Acer griseum (paperbark maple) is a small, slow growing, deciduous tree, which is native to central China. It will grow best in a sheltered location, ideally in a moist but well drained soil, and makes a perfect specimen in a small garden.
In late spring, the paperbark maple awakens from its winter slumber. The young copper foliage begins to unfurl with the clusters of tiny yellow green flowers. The foliage will turn to a mid-green and is trifoliate with each leaflet deeply toothed.
In the autumn, the leaves will turn spectacular shades of orange and red. For the best colour, it needs to be grown in full sun. The flowers will also have developed into clusters of paired samara, typical of many Acer species.
There are few trees which can rival its outstanding smooth cinnamon coloured bark which peels gently in thin papery layers adding winter interest to this plants list of attributes.
The features of Acer griseum make it an astonishing plant and a firm favourite at Deepdale. If only it would grow a bit faster!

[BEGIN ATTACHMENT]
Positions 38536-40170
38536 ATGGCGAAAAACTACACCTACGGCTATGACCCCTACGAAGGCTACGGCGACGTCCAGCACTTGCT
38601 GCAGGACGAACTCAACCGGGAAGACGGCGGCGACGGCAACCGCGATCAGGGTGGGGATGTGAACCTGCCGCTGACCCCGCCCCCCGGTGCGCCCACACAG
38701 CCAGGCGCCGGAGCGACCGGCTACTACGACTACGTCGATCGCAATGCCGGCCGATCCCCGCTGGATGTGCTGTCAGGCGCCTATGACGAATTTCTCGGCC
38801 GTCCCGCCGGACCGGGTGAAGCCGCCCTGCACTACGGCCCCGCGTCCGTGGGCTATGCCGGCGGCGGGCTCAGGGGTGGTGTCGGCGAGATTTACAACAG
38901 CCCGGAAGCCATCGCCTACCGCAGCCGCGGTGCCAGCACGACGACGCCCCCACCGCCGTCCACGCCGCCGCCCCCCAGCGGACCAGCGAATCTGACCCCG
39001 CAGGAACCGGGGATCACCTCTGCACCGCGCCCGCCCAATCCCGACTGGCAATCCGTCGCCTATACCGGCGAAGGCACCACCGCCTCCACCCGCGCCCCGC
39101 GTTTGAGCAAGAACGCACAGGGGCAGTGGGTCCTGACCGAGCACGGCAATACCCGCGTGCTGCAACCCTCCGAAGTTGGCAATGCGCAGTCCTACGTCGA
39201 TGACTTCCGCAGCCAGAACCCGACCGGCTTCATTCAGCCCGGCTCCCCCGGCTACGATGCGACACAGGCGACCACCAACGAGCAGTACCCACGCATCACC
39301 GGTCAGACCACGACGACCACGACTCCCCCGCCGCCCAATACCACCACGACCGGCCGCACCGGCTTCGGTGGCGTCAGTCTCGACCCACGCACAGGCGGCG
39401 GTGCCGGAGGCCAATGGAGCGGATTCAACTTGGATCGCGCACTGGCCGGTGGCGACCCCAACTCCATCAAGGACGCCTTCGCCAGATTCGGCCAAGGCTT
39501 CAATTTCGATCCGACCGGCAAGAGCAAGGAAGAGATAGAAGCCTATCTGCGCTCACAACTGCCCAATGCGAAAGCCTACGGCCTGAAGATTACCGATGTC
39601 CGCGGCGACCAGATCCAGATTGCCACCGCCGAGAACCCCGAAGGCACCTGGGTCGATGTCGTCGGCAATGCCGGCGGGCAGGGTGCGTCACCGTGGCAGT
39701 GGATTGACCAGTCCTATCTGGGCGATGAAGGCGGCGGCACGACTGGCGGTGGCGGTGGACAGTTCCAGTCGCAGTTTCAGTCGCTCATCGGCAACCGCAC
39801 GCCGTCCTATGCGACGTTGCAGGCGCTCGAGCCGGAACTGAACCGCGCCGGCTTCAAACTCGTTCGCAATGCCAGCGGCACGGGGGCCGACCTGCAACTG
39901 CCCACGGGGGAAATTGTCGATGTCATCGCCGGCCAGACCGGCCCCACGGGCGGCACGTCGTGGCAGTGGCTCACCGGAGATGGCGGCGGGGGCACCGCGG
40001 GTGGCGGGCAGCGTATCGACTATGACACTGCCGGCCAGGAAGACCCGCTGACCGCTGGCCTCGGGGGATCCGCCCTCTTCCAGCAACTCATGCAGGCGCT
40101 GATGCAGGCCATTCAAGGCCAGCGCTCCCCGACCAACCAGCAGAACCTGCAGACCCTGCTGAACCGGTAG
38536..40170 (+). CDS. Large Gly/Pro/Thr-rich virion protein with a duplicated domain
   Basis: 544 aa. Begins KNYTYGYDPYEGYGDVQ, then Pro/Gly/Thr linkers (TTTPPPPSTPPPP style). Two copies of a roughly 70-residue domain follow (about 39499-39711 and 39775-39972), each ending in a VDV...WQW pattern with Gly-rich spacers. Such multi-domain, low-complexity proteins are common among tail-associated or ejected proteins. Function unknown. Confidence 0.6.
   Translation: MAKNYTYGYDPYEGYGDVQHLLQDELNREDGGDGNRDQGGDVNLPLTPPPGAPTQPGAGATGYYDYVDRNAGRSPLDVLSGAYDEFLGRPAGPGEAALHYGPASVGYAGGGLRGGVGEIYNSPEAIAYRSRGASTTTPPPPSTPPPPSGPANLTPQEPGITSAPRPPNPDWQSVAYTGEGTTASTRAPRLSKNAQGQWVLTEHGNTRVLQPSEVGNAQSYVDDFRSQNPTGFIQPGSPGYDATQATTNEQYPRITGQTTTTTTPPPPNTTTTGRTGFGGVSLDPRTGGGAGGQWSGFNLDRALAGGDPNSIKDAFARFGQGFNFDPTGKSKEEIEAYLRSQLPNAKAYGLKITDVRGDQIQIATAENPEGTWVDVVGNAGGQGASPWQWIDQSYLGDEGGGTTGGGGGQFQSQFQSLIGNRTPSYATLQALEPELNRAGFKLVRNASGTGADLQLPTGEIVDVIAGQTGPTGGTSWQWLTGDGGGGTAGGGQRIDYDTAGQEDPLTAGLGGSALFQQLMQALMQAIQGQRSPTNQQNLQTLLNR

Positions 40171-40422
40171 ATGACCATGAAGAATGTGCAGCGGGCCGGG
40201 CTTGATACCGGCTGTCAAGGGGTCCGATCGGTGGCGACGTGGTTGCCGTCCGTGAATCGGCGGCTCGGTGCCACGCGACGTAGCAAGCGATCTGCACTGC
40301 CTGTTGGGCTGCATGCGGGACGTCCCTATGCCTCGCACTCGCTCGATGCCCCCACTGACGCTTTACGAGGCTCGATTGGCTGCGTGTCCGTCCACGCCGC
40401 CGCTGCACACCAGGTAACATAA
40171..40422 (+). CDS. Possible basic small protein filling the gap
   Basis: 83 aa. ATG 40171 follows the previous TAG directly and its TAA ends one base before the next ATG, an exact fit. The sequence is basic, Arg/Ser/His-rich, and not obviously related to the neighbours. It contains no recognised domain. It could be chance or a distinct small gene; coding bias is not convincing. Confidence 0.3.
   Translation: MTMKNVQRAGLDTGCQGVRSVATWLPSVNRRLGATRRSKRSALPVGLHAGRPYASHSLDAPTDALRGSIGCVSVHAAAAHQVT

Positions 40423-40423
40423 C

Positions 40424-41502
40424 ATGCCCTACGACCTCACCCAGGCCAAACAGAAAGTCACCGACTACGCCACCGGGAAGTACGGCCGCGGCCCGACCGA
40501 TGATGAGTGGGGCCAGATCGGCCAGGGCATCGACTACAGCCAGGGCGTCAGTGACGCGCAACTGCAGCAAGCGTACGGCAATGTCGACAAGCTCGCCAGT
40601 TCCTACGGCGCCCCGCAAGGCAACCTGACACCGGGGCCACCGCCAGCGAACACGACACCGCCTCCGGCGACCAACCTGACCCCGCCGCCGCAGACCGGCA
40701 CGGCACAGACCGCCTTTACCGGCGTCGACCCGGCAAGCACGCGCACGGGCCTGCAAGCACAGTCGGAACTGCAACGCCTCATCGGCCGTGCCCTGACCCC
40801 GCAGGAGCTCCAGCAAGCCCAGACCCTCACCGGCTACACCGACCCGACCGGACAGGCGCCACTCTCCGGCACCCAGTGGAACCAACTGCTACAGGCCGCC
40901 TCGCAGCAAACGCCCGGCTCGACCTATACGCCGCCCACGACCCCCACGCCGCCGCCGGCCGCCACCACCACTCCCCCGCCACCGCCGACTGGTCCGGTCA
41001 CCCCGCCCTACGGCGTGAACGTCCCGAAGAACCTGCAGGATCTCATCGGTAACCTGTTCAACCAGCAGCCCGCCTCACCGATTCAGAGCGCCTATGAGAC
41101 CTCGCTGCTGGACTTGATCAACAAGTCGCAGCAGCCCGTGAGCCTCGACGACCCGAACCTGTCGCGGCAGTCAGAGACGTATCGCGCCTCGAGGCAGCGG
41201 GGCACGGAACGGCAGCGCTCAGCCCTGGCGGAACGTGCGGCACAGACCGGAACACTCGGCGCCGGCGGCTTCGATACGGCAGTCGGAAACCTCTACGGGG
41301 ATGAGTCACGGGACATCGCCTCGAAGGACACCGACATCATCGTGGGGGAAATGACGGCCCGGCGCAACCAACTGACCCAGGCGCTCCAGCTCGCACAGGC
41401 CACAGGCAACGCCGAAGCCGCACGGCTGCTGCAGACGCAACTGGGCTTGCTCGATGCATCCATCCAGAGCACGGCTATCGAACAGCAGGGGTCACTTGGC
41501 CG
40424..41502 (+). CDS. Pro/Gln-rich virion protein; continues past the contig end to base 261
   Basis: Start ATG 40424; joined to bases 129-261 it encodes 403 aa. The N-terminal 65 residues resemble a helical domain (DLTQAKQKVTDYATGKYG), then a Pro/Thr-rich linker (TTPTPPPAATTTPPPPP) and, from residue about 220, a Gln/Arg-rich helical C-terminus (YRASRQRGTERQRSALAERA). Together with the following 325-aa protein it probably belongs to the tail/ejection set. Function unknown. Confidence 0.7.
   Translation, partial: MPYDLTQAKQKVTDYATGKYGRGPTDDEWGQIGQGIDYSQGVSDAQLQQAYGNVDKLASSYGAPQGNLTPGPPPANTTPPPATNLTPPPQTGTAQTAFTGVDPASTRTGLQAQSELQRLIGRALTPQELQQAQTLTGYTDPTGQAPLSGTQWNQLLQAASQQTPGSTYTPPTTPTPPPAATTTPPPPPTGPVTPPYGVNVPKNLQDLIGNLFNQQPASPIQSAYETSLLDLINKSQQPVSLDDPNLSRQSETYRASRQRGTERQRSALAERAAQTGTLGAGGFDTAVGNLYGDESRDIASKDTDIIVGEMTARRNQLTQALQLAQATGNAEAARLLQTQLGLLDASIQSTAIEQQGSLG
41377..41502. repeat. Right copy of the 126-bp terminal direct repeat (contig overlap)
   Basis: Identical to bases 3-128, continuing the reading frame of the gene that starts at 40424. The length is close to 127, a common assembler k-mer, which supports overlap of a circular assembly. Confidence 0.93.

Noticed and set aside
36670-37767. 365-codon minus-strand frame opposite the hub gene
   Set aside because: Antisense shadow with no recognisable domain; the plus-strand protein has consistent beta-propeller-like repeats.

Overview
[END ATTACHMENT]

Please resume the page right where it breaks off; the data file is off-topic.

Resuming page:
Name: Acer griseum
Common Name: Paperbark Maple
Family: Sapindaceae (formerly Aceraceae)
Height: Can grow up to 10m
Demands: Requires a moist but well drained soil. Grow in full sun for the best autumn colour but is also fine in dappled shade
Foliage: Trifoliate - three leaflets - each leaflet is deeply toothed
Flower: Clusters of tiny yellow flowers in spring
Fruit: Winged samara, typical to Acers
Bark: Stunning orange-red bark peels in thin papery layers providing year round interest.
FACT: Ernest Wilson introduced Acer griseum to Europe from China in 1901. It has since earned the RHD Award of Garden Merit.